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Let $M,N$ and $P$ be $R$-modules. Then

$$(M \otimes_R N) \otimes_ R P \simeq M \otimes_R (N \otimes_R P).$$

The proof of the above as given in the lecture note given by our instructor is as follows $:$

The map $(M \otimes_R N) \times P \longrightarrow M \otimes_R (N \otimes_R P)$ given by

$$(x \otimes y , z) \mapsto x \otimes (y \otimes z)$$

is a well defined $R$-bilinear map on $(M \otimes_R N) \times P$, which can be extended to an $R$-bilinear map $(M \otimes_R N) \otimes_R P \longrightarrow M \otimes_R (N \otimes_R P)$ given by

$$(x \otimes y) \otimes z \mapsto x \otimes (y \otimes z).$$

This is an isomorphism with inverse given by $x \otimes (y \otimes z) \mapsto (x \otimes y) \otimes z$ defined similarly.

Now I am trying to prove the well-definedness of the first map i.e. the map $(M \otimes_R N) \times P \longrightarrow M \otimes_R (N \otimes_R P)$ defined by

$$(x \otimes y , z) \mapsto x \otimes (y \otimes z)$$

For this I take two elements $(x_1 \otimes y_1, z_1), (x_2 \otimes y_2, z_2) \in (M \otimes_R N) \times P$ with $(x_1 \otimes y_1, z_1) = (x_2 \otimes y_2, z_2)$. Then to show the well-definedness we must show that $x_1 \otimes (y_1 \otimes z_1) = x_2 \otimes (y_2 \otimes z_2)$. But I have failed to show that.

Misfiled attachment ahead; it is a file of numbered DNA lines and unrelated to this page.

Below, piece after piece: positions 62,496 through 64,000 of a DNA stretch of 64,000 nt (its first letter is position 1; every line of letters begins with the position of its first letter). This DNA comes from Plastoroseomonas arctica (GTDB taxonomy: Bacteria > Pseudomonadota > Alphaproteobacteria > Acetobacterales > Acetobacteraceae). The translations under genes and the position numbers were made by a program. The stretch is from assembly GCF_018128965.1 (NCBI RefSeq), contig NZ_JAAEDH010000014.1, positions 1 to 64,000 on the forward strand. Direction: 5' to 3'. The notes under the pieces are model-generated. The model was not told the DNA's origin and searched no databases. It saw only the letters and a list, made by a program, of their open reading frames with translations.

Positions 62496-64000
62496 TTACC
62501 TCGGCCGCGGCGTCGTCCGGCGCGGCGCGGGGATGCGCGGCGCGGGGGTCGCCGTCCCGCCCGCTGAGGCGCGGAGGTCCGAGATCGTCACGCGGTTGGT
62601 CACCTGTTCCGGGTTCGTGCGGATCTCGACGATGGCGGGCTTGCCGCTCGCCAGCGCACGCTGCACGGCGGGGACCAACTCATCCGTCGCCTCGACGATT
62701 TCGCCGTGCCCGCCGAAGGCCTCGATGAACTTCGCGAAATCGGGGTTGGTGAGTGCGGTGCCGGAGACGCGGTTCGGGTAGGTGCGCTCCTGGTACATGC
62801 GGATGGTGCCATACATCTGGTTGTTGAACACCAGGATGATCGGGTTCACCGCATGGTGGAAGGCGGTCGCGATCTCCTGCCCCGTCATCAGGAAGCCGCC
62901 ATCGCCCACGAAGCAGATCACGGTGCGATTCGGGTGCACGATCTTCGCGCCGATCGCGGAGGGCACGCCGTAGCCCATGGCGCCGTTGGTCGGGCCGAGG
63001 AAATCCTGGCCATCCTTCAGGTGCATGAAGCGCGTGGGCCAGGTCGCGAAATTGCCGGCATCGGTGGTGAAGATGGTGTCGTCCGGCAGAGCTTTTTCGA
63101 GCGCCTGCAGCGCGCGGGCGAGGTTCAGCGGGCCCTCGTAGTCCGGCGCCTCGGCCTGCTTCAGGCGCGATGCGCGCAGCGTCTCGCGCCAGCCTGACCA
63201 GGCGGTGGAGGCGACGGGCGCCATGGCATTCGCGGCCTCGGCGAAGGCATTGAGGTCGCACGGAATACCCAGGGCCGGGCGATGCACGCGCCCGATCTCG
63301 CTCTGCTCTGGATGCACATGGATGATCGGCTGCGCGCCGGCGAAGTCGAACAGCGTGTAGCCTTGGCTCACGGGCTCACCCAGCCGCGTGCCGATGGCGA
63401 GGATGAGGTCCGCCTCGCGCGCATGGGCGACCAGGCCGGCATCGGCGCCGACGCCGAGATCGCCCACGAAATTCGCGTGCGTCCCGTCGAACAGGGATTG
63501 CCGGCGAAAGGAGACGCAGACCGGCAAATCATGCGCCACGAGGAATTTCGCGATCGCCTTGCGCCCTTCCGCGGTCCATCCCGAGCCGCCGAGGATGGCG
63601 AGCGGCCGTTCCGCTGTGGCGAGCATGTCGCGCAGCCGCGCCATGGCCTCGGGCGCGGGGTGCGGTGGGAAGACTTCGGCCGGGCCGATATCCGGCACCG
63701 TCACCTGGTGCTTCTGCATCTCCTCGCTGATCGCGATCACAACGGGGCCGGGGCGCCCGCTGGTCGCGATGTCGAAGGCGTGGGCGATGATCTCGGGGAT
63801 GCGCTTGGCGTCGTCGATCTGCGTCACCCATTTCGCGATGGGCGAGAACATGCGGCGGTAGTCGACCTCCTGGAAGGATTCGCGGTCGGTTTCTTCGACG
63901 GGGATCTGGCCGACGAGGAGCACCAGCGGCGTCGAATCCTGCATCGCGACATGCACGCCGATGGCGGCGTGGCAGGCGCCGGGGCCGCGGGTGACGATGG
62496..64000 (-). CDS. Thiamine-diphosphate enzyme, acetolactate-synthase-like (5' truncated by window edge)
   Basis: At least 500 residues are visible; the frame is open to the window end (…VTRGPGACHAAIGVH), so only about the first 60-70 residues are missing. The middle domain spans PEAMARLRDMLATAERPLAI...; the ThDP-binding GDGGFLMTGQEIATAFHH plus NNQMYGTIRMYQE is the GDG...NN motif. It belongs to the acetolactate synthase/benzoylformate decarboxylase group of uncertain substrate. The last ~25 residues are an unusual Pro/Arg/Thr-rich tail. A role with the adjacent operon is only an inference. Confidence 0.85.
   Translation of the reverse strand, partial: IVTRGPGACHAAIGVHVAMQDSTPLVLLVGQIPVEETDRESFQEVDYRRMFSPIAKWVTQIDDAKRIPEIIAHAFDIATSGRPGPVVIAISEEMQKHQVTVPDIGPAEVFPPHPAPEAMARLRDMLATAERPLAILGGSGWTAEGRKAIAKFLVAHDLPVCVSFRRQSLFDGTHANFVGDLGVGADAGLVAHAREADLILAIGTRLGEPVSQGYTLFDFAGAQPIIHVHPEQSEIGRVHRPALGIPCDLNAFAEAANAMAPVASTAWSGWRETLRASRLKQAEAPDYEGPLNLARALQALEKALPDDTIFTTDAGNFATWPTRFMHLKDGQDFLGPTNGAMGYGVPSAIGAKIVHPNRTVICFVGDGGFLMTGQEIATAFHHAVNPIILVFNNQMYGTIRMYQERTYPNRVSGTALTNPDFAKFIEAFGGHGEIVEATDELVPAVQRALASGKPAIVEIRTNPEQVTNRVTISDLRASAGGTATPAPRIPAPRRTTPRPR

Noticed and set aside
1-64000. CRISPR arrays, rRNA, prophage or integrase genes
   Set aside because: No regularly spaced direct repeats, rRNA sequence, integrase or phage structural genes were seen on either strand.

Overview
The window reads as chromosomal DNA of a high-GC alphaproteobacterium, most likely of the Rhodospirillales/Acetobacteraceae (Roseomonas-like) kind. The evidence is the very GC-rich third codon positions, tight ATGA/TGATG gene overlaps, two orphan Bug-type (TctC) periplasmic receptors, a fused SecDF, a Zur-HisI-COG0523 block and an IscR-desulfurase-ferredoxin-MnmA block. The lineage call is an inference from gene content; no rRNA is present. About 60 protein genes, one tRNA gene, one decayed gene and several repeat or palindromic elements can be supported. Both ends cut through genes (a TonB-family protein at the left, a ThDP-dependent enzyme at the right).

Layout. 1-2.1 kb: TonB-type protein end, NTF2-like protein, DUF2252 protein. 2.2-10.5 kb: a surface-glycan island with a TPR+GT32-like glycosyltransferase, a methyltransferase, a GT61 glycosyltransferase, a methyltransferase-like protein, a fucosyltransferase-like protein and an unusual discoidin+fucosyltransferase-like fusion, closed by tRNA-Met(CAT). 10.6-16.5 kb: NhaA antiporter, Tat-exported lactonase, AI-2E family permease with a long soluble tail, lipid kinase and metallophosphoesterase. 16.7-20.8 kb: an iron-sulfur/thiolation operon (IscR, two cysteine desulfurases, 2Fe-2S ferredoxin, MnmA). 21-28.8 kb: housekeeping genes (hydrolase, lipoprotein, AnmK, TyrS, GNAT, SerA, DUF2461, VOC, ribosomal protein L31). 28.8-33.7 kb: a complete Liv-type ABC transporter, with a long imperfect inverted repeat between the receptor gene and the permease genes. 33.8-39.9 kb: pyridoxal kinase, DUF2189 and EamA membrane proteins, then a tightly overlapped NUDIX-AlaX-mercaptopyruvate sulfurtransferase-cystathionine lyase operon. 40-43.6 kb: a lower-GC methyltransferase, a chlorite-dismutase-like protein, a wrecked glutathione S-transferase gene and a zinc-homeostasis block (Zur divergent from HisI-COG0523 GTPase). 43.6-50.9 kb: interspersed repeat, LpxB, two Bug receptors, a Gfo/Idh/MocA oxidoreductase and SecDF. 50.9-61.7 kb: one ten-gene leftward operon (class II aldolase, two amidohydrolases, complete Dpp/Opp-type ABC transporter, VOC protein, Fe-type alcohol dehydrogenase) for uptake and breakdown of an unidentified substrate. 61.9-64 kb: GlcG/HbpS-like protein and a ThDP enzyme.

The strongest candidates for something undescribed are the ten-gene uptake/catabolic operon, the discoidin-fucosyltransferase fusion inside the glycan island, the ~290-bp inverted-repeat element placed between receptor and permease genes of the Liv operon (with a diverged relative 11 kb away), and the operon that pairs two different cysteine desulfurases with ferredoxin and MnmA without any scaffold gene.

Would anybody please help me in this regard?

Thank you in advance.

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You need $R$ commutative here.

To show your map is well-defined, fix $z\in P$. Then $$(x,y)\mapsto x\otimes (y\otimes z)$$ is bilinear from $M\times N$ to $M\otimes(N\otimes P)$. Thus it induces a linear map from $M\otimes N$ to $M\otimes(N\otimes P)$ with $x\otimes y\mapsto x\otimes(y\otimes z)$. So $(x\otimes y,z) \mapsto x\otimes(y\otimes z)$ is well-defined from $(M\otimes N)\times P$ to $M\otimes(N\otimes P)$.

Of course the "right" way to prove this associativity is to prove that both sides are universal objects representing trilinear maps from $M\times N\times P$.

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  • $\begingroup$ Let me give some time to check them all. Then I will accept your answer. $\endgroup$ – Arnab Chatterjee. Apr 27 '18 at 6:28
  • $\begingroup$ How can I show the well-definedness of the linear map you mentioned? I first take two elements $x_1 \otimes y_1$ and $x_2 \otimes y_2$ from the generating set of $M \otimes_R N$ with $x_1 \otimes y_1 = x_2 \otimes y_2$ then how do we show that $x_1 \otimes (y_1 \otimes z) = x_2 \otimes (y_2 \otimes z)$? $\endgroup$ – Arnab Chatterjee. Apr 27 '18 at 6:52
  • $\begingroup$ The map $M ×N \longrightarrow M \otimes N$ is not always injective. Right? $\endgroup$ – Arnab Chatterjee. Apr 27 '18 at 6:55
  • $\begingroup$ So we may have $(m_1,n_1),(m_2,n_2) \in M \times N$ with $(m_1,n_1) \neq (m_2,n_2)$ but $m_1 \otimes n_1 = m_2 \otimes n_2$. $\endgroup$ – Arnab Chatterjee. Apr 27 '18 at 6:59
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    $\begingroup$ @ArnabChatterjee. Linear maps from $M\otimes N$ correspond exactly to bilinear maps from $M\times N$. This is the universal property of tensor products. $\endgroup$ – Lord Shark the Unknown Apr 27 '18 at 8:00

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